(i)   leave of the court, or

(ii)   written consent of the parties of record.

[am. B.C. Reg. 119/2010, Sch. A, s. 10.]

How amendments made

(2)Unless the court otherwise orders, to amend a pleading under subrule (1), a party must

(a) amend the pleading in accordance with subrule (3),

(b) indicate on the amended pleading the date on which the original version of the pleading was filed, and

(c) file the amended pleading.

Identifying amendments

(3)Unless the court otherwise orders, if a pleading is amended under this rule,

(a) any deleted wording must be shown as struck out, and

(b) any new wording must be underlined.

Service of amended documents

(4)Unless the court otherwise orders, if a party amends a pleading under this rule, the party must do both of the following:

(a) within 7 days after filing the amended pleading, serve, by ordinary service, a copy of the filed amended pleading on all parties of record;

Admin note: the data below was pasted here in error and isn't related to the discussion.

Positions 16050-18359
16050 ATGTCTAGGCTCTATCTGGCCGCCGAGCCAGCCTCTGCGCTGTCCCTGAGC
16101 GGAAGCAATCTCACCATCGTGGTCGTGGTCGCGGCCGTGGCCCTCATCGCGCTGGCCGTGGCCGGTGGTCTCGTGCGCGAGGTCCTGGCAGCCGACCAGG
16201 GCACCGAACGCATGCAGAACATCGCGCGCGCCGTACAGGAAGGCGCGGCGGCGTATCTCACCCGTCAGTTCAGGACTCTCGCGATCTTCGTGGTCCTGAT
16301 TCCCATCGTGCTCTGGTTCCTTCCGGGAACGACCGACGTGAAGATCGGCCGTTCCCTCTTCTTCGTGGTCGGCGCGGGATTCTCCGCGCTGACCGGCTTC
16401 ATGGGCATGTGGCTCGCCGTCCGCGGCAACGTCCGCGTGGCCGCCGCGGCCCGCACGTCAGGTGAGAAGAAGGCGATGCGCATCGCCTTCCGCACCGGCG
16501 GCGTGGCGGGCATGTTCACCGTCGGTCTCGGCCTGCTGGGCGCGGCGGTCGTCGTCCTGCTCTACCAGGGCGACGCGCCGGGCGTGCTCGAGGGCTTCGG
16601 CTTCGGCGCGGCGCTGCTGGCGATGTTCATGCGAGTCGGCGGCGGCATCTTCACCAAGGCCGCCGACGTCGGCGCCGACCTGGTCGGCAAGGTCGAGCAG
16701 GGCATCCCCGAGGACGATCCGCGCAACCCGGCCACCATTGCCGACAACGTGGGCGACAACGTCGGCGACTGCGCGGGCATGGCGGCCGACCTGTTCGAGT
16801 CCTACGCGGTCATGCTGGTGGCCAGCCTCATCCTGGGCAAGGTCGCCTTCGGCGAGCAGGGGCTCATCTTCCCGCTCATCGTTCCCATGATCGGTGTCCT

(b) if the amended pleading is an originating pleading, promptly after filing the amended pleading and before taking any further step in the proceeding, serve, by personal service, a copy of the filed amended originating pleading on any person who

(i)   was served with a copy of the filed original version of the originating pleading, and

(ii)   has not filed a responding pleading to the original version of the originating pleading.

Response of a party to amended document

(5)If a pleading (in this subrule and in subrule (6) called the "primary pleading") is amended under this rule and the amended pleading is served on a party of record under subrule (4) (a), that party

(a) may amend, under this rule, any pleading he or she had filed in response to the original version of the primary pleading but only with respect to any matter raised by the amendments to the primary pleading, and

(b) in that event, must, within 14 days after being served with the amended pleading, serve a copy of the filed amended responding pleading on all parties of record.

Failure to serve amended responding document

(6)If a party on whom an amended pleading is served under subrule (4) (a) does not serve an amended responding pleading as provided in subrule (5),